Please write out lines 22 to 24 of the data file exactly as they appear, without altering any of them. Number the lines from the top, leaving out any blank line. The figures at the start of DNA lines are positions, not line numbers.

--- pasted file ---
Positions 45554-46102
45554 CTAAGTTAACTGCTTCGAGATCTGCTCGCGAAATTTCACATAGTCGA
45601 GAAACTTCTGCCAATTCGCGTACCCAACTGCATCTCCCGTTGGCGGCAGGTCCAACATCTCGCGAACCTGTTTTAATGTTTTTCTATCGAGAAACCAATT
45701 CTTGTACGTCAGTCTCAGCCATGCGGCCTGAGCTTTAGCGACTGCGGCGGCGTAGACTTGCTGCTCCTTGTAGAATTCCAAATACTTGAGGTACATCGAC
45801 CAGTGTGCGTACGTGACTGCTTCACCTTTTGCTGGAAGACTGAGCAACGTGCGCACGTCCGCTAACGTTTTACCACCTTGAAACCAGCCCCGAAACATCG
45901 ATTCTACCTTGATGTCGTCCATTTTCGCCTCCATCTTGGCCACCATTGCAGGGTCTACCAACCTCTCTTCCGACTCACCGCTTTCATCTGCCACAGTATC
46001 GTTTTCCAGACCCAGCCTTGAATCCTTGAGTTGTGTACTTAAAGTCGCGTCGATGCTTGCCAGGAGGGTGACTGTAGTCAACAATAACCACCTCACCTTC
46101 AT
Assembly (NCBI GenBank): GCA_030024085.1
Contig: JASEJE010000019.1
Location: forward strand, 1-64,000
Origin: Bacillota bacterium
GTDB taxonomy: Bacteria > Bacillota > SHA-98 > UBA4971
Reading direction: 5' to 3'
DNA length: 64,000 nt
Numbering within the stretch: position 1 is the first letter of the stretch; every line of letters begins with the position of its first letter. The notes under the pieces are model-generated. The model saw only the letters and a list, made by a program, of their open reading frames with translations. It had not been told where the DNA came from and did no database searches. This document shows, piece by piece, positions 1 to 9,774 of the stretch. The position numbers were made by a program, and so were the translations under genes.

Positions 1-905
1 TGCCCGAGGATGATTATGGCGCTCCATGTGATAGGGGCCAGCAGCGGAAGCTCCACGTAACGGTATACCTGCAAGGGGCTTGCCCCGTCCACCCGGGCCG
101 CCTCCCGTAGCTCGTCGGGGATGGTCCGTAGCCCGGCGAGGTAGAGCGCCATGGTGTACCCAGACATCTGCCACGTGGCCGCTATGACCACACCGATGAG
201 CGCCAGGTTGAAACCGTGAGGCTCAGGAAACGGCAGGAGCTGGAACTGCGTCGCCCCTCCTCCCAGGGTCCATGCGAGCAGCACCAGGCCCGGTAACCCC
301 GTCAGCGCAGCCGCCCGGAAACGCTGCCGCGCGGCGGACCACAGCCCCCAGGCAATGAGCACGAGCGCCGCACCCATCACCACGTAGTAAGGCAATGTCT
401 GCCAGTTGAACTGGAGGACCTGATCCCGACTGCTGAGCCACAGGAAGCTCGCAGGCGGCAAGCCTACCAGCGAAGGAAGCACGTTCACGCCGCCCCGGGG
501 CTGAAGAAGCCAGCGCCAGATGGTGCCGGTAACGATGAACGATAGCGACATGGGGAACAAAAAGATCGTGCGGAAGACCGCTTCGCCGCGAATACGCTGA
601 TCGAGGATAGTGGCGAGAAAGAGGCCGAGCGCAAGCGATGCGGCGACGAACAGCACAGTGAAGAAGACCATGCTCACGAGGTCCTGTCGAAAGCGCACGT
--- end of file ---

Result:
401 GCCAGTTGAACTGGAGGACCTGATCCCGACTGCTGAGCCACAGGAAGCTCGCAGGCGGCAAGCCTACCAGCGAAGGAAGCACGTTCACGCCGCCCCGGGG
501 CTGAAGAAGCCAGCGCCAGATGGTGCCGGTAACGATGAACGATAGCGACATGGGGAACAAAAAGATCGTGCGGAAGACCGCTTCGCCGCGAATACGCTGA
601 TCGAGGATAGTGGCGAGAAAGAGGCCGAGCGCAAGCGATGCGGCGACGAACAGCACAGTGAAGAAGACCATGCTCACGAGGTCCTGTCGAAAGCGCACGT